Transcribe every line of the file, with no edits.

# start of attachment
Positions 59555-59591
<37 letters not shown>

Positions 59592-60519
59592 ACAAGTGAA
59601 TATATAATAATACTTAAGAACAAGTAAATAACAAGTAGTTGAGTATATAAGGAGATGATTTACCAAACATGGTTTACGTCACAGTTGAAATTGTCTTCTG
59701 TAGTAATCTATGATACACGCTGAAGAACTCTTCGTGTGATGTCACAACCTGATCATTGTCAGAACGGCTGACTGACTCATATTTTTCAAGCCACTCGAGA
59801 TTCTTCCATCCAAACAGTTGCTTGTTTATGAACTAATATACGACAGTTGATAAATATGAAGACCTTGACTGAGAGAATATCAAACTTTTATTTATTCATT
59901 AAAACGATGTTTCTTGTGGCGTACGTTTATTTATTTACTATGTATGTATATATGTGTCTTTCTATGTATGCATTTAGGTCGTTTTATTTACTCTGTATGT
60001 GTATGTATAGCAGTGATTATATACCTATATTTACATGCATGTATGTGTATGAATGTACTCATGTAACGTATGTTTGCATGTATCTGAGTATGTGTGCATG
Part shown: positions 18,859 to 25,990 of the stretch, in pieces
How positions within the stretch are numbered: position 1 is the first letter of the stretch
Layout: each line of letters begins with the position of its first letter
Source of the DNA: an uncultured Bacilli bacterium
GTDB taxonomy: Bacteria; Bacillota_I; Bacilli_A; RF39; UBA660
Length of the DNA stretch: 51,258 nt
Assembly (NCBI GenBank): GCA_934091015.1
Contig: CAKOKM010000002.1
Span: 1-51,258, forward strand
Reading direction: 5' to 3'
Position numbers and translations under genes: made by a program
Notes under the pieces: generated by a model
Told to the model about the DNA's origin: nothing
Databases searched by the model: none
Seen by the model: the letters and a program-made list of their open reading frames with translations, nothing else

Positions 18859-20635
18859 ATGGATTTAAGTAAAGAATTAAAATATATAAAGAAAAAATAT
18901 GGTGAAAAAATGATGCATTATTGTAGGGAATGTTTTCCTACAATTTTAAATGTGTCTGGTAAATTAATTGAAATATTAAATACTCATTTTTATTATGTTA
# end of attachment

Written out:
Positions 59555-59591
<37 letters not shown>

Positions 59592-60519
59592 ACAAGTGAA
59601 TATATAATAATACTTAAGAACAAGTAAATAACAAGTAGTTGAGTATATAAGGAGATGATTTACCAAACATGGTTTACGTCACAGTTGAAATTGTCTTCTG
59701 TAGTAATCTATGATACACGCTGAAGAACTCTTCGTGTGATGTCACAACCTGATCATTGTCAGAACGGCTGACTGACTCATATTTTTCAAGCCACTCGAGA
59801 TTCTTCCATCCAAACAGTTGCTTGTTTATGAACTAATATACGACAGTTGATAAATATGAAGACCTTGACTGAGAGAATATCAAACTTTTATTTATTCATT
59901 AAAACGATGTTTCTTGTGGCGTACGTTTATTTATTTACTATGTATGTATATATGTGTCTTTCTATGTATGCATTTAGGTCGTTTTATTTACTCTGTATGT
60001 GTATGTATAGCAGTGATTATATACCTATATTTACATGCATGTATGTGTATGAATGTACTCATGTAACGTATGTTTGCATGTATCTGAGTATGTGTGCATG
Part shown: positions 18,859 to 25,990 of the stretch, in pieces
How positions within the stretch are numbered: position 1 is the first letter of the stretch
Layout: each line of letters begins with the position of its first letter
Source of the DNA: an uncultured Bacilli bacterium
GTDB taxonomy: Bacteria; Bacillota_I; Bacilli_A; RF39; UBA660
Length of the DNA stretch: 51,258 nt
Assembly (NCBI GenBank): GCA_934091015.1
Contig: CAKOKM010000002.1
Span: 1-51,258, forward strand
Reading direction: 5' to 3'
Position numbers and translations under genes: made by a program
Notes under the pieces: generated by a model
Told to the model about the DNA's origin: nothing
Databases searched by the model: none
Seen by the model: the letters and a program-made list of their open reading frames with translations, nothing else

Positions 18859-20635
18859 ATGGATTTAAGTAAAGAATTAAAATATATAAAGAAAAAATAT
18901 GGTGAAAAAATGATGCATTATTGTAGGGAATGTTTTCCTACAATTTTAAATGTGTCTGGTAAATTAATTGAAATATTAAATACTCATTTTTATTATGTTA